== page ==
By Ethan Merrill
Holt Journal staff writer
One of the harshest Michigan winters on record is causing games to be canceled and forcing practices indoors as Holt High’s spring sport season begins.
The Rams’ coaches and athletes can do nothing but wait for field conditions to improve.
“We’re just being patient, waiting for the snow to melt,” said Holt Athletic Director Rick Schmidt. “All other schools in the area are going through the same difficulties.”
With Holt’s spring break scheduled for April 7-11, most teams should be preparing to play their first game this week. Instead, swamped fields and inclement weather have already forced cancellations.
Both the girls and boys lacrosse teams had games cancelled over the weekend. The baseball team, scheduled to play Lansing Catholic on March 26, also had its first non-conference bout cancelled.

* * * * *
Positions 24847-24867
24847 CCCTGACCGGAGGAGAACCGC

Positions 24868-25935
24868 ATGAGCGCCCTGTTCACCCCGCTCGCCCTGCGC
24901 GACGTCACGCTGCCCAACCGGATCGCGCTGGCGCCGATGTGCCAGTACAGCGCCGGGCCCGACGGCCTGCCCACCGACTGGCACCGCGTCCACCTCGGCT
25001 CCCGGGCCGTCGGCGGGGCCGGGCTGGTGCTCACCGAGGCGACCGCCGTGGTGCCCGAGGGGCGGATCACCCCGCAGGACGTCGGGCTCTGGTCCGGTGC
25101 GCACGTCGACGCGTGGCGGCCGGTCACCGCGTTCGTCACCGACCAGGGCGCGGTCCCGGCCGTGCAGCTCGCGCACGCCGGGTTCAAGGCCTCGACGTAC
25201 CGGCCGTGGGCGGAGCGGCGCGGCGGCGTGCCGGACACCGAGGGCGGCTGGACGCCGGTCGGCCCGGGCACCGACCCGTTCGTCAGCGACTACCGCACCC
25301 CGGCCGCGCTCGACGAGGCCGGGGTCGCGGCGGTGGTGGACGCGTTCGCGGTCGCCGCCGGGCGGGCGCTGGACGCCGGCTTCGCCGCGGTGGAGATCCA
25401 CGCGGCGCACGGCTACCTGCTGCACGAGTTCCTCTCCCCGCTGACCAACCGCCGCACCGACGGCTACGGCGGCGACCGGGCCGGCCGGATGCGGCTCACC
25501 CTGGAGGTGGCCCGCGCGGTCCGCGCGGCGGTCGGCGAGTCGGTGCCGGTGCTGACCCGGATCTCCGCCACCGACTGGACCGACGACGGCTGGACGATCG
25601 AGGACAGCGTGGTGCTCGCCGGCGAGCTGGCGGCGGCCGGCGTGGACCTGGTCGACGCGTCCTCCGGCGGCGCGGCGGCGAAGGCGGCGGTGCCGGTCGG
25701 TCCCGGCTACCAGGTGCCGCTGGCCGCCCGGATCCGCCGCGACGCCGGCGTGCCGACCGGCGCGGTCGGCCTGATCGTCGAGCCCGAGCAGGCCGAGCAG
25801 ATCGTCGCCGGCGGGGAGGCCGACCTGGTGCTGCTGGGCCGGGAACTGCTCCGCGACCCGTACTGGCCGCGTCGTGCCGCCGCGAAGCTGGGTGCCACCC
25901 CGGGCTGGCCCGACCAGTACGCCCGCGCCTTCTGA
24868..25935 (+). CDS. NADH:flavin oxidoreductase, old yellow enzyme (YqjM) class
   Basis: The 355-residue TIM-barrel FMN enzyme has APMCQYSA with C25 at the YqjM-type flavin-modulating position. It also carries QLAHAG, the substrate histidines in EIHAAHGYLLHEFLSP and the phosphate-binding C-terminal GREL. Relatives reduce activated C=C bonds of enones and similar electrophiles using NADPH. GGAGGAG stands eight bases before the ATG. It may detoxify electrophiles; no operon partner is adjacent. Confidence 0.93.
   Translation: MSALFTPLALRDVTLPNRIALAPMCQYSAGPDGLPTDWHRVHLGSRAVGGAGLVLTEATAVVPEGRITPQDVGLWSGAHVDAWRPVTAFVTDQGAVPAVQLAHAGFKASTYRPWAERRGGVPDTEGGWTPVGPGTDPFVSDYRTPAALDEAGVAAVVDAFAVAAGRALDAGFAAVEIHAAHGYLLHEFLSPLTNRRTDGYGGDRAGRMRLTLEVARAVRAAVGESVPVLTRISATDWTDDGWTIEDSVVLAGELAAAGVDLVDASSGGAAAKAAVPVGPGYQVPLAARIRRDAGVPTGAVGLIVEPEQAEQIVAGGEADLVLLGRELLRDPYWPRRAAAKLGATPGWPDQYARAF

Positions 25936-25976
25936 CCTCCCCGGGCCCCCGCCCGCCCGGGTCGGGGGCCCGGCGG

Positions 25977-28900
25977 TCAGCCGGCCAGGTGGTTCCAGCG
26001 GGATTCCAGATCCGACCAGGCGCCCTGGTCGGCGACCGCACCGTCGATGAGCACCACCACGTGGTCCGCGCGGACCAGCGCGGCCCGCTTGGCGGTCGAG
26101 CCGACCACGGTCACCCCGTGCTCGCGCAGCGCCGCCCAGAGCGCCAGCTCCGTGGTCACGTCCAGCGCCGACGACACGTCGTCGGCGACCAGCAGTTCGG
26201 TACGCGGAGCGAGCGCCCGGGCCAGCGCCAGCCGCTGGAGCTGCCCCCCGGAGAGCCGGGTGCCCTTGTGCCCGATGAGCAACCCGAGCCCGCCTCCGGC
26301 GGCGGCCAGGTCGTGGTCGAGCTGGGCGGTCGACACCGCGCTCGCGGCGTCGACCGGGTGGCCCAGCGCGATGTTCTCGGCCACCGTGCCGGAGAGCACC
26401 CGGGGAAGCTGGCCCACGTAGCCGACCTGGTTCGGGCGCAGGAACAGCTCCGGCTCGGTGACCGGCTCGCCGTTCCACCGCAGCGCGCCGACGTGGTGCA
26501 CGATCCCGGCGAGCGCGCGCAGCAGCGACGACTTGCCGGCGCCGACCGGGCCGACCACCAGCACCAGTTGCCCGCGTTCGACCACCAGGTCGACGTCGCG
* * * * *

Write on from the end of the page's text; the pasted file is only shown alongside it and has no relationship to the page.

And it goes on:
“Rescheduling is difficult because a makeup date doesn’t always work for both schools,” said Schmidt. “It’s more important than ever to stay organized this sports season.”
Meanwhile, the track and field team is preparing for its first pre-season meet, March 25, at Michigan State University’s Jenison Field House. The indoor meet stands no chance of being canceled.
The Rams have already taken up a positive attitude to deal with being confined inside.
“I look at this season as a ‘glass half-full’ situation,” said Rams’ pole vault coach Grant Melville. “We’re losing space being indoors, but that also provides a better chance for team bonding.”
Track and field members are getting an opportunity to stay in shape with other teammates they wouldn’t typically see during an outdoor practice.
Still, students are anxious to get outside.
“You’re definitely limited practicing indoors,” said junior Brandon Brinkman, a discus and shotput participant. “I’m looking forward to a different routine when the weather clears up.”
Until then, the Rams wait. As snow melts and temperatures rise, there remains hope of salvaging almost all of the scheduled games. Spring break will hopefully provide a week for the grass fields to improve.
“We’re not discouraged any more than previous years,” said Schmidt. “It’s easy to forget that the Upper Peninsula deals with the same thing every spring.”